Waterhemp is a small-seeded, dioecious, summer annual broadleaf weed species (Sauer 1955, 1957) common in Illinois corn (Zea mays L.) and soybean [Glycine max (L.) Merr] production systems (Hager et al. 1997). Previous research has demonstrated this weed species can reduce soybean yield more than 40% (Hager et al. 2002) and corn yield more than 70% (Steckel and Sprague 2004). Once established, this species is difficult to eradicate, as individual female plants can produce in excess of one million seeds (Hartzler et al. 2004; Steckel et al. 2003) that can remain dormant in the soil seed bank for several years (Buhler and Hartzler 2001; Burnside et al. 1996). Waterhemp emergence occurs over a more prolonged period than other weed species, such as velvetleaf (Abutilon theophrasti Medicus) and foxtail (Setaria spp.) (Hartzler et al. 1999). Waterhemp's extended emergence characteristic often necessitates an integrated management system, including utilization of soil-residual and foliar-applied herbicides, to manage this species adequately.
The evolution of waterhemp populations resistant to foliar-applied herbicides has effectively reduced viable herbicide options for control of waterhemp in certain agronomic crops such as corn and soybean. Prior to 2009, waterhemp had evolved resistance to herbicides from four site-of-action groups (Heap 2013): acetolactate synthase (ALS) inhibitors, photosystem II (PSII) inhibitors, protoporphyrinogen oxidase (PPO) inhibitors, and 5-enolpyruvylshikimate-3-phosphate synthase (EPSPS) inhibitors. Waterhemp resistant to multiple herbicide groups further limits control options (Foes et al. 1998; Patzoldt et al. 2005). Bell et al. (2013) identified a population of waterhemp in which individual plants demonstrated resistance to herbicides from four site-of-action groups.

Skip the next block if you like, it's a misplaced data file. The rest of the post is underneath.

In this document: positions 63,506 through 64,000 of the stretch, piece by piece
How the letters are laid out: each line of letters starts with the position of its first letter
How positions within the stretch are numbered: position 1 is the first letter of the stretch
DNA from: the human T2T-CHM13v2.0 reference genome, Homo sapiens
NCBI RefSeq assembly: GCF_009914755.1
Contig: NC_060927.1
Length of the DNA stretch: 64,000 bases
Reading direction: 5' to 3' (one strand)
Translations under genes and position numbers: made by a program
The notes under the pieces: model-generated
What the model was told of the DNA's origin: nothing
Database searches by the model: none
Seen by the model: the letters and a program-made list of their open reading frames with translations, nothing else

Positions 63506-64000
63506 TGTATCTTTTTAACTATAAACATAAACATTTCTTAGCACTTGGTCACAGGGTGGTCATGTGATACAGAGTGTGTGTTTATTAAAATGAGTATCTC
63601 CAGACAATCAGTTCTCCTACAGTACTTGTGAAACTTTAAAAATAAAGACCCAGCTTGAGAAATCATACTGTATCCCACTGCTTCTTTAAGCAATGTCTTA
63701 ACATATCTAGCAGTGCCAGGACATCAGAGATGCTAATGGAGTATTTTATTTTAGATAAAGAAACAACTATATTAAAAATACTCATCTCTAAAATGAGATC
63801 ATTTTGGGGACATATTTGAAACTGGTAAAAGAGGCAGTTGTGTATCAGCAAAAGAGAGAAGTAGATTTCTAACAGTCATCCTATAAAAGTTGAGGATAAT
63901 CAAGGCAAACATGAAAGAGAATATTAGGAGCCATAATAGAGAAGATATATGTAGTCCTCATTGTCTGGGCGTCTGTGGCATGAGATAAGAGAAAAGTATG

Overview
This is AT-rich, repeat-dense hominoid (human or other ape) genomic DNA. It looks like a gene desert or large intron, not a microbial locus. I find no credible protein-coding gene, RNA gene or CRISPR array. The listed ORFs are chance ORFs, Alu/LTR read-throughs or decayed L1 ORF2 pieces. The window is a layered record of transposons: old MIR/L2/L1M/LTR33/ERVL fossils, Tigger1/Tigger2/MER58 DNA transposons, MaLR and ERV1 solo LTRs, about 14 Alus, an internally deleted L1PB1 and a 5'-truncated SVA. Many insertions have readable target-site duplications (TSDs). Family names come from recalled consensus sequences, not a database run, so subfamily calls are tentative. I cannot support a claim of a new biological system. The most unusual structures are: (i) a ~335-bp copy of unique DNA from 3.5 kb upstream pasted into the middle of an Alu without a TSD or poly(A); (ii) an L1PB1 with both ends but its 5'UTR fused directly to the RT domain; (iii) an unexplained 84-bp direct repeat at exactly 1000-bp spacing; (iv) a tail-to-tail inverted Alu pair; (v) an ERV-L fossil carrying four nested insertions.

Resistance to 4-hydroxyphenylpyruvate dioxygenase (HPPD) –inhibiting herbicides is a relatively recent phenomenon with the first instances reported in 2009 (Heap 2013). Waterhemp populations from McLean County, IL (Hausman et al. 2011) and Henry County, IA (McMullan and Green 2011) have been documented resistant to HPPD-inhibiting herbicides. Two biotypes of Palmer amaranth (Amaranthus palmeri S. Wats.) from Kansas have demonstrated reduced sensitivity to various HPPD-inhibiting herbicides (Lally et al. 2010). In greenhouse and laboratory research, waterhemp grown from seed collected at the McLean County, IL location demonstrated resistance to foliar-applied mesotrione, tembotrione, and topramezone at rates of 105, 92, and 18 g ai ha−1, respectively, and resistance to the PSII inhibitor atrazine (Hausman et al. 2011; Ma et al. 2013). Additional greenhouse research revealed the Illinois waterhemp population demonstrated a 10 to 35–fold level of resistance to the HPPD inhibitor mesotrione (Hausman et al. 2011). McMullan and Green (2011) reported similar greenhouse results with the Iowa waterhemp population, which demonstrated an 8-fold level of resistance to mesotrione as well as resistance to atrazine (10-fold) and thifensulfuron (28-fold).